In the mid 1990’s Deborah Hay’s work took a new turn. From her early experiments with untrained dancers, and after a decade of focusing on solo work, the choreographer began to explore new grounds of choreographic notation and transmission by working with experienced performers and choreographers.
Using the Sky: a dance follows a similar path as Hay’s previous books—Lamb at the Altar and My Body the Buddhist—by exploring her unrelenting quest for ways to both define and rethink her choreographic imagery through a broad range of alternately intimate, descriptive, poetic, analytical and often playful engagement with language and writing.
This book is a reflection on the experiments that Hay set up for herself and her collaborators, and the ideas she discovered while choreographing four dances, If I Sing to You (2008), No Time to Fly (2010), A Lecture on the Performance of Beauty (2003), and the solo My Choreographed Body (2014).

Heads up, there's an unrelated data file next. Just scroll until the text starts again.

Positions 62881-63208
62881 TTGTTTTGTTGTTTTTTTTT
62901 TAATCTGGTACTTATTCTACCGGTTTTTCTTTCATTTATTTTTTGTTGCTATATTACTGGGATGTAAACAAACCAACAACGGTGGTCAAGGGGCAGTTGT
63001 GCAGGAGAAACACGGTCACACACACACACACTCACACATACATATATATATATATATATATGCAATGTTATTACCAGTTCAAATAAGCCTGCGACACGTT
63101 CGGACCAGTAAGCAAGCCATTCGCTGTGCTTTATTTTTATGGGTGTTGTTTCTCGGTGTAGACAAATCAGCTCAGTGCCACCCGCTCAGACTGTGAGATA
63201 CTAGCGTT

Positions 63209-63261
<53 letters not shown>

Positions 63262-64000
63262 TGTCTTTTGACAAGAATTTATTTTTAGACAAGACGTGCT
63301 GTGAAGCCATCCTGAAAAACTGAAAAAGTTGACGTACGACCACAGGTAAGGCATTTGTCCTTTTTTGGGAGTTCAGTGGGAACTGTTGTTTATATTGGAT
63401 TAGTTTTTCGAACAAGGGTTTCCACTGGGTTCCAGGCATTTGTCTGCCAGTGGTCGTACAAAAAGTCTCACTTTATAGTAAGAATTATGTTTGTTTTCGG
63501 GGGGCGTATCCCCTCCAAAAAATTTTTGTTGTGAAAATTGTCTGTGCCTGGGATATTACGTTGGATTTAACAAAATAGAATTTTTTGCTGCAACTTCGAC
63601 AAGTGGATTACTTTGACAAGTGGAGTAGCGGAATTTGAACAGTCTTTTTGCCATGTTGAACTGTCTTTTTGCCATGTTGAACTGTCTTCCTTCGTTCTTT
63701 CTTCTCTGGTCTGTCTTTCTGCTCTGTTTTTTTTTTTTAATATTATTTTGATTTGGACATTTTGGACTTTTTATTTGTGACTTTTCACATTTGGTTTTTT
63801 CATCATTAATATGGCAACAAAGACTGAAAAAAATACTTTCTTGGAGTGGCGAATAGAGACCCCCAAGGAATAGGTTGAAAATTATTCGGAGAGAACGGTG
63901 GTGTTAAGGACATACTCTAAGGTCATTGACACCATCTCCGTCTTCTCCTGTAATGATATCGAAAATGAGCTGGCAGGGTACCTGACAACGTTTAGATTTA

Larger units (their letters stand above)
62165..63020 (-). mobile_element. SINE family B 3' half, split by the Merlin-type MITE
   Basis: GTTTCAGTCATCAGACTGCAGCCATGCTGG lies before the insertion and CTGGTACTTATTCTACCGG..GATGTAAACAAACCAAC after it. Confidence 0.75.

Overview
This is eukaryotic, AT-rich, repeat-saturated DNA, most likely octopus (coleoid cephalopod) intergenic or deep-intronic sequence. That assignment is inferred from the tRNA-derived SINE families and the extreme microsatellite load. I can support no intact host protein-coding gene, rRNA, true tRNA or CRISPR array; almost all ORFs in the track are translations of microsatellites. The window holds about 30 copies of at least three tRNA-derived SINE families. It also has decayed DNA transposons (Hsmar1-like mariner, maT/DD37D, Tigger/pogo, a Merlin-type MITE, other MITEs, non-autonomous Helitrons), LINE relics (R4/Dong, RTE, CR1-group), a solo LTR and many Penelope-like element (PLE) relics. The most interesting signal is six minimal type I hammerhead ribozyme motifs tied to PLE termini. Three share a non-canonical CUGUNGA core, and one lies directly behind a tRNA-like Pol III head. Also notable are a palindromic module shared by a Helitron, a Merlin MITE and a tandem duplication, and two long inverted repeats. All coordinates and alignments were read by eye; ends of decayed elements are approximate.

The works are revisited by unfolding a trove of notes and journal entries, resulting in a dance score in its own right, and providing an insight into Hay’s extensive legacy and her profound influence on the current conversations in contemporary performance arts.